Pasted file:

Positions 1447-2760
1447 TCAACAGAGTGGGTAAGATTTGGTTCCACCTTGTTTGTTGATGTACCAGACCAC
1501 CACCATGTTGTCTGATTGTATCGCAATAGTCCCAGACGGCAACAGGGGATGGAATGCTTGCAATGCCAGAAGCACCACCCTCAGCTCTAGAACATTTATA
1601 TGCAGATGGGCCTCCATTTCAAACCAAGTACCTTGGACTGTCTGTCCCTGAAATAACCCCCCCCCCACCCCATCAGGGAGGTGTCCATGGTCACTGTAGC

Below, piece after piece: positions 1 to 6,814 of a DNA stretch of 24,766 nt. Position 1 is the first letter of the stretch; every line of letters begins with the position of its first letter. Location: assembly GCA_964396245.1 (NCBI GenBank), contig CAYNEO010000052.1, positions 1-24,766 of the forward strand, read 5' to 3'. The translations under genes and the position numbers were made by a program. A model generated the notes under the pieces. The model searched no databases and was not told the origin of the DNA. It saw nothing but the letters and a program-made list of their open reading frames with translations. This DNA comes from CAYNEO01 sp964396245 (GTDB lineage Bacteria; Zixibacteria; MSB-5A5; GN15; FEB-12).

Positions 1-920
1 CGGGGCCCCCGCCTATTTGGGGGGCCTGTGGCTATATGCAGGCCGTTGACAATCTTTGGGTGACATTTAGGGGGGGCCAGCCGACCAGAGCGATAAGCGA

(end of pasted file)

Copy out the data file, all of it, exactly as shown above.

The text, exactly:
Positions 1447-2760
1447 TCAACAGAGTGGGTAAGATTTGGTTCCACCTTGTTTGTTGATGTACCAGACCAC
1501 CACCATGTTGTCTGATTGTATCGCAATAGTCCCAGACGGCAACAGGGGATGGAATGCTTGCAATGCCAGAAGCACCACCCTCAGCTCTAGAACATTTATA
1601 TGCAGATGGGCCTCCATTTCAAACCAAGTACCTTGGACTGTCTGTCCCTGAAATAACCCCCCCCCCACCCCATCAGGGAGGTGTCCATGGTCACTGTAGC

Below, piece after piece: positions 1 to 6,814 of a DNA stretch of 24,766 nt. Position 1 is the first letter of the stretch; every line of letters begins with the position of its first letter. Location: assembly GCA_964396245.1 (NCBI GenBank), contig CAYNEO010000052.1, positions 1-24,766 of the forward strand, read 5' to 3'. The translations under genes and the position numbers were made by a program. A model generated the notes under the pieces. The model searched no databases and was not told the origin of the DNA. It saw nothing but the letters and a program-made list of their open reading frames with translations. This DNA comes from CAYNEO01 sp964396245 (GTDB lineage Bacteria; Zixibacteria; MSB-5A5; GN15; FEB-12).

Positions 1-920
1 CGGGGCCCCCGCCTATTTGGGGGGCCTGTGGCTATATGCAGGCCGTTGACAATCTTTGGGTGACATTTAGGGGGGGCCAGCCGACCAGAGCGATAAGCGA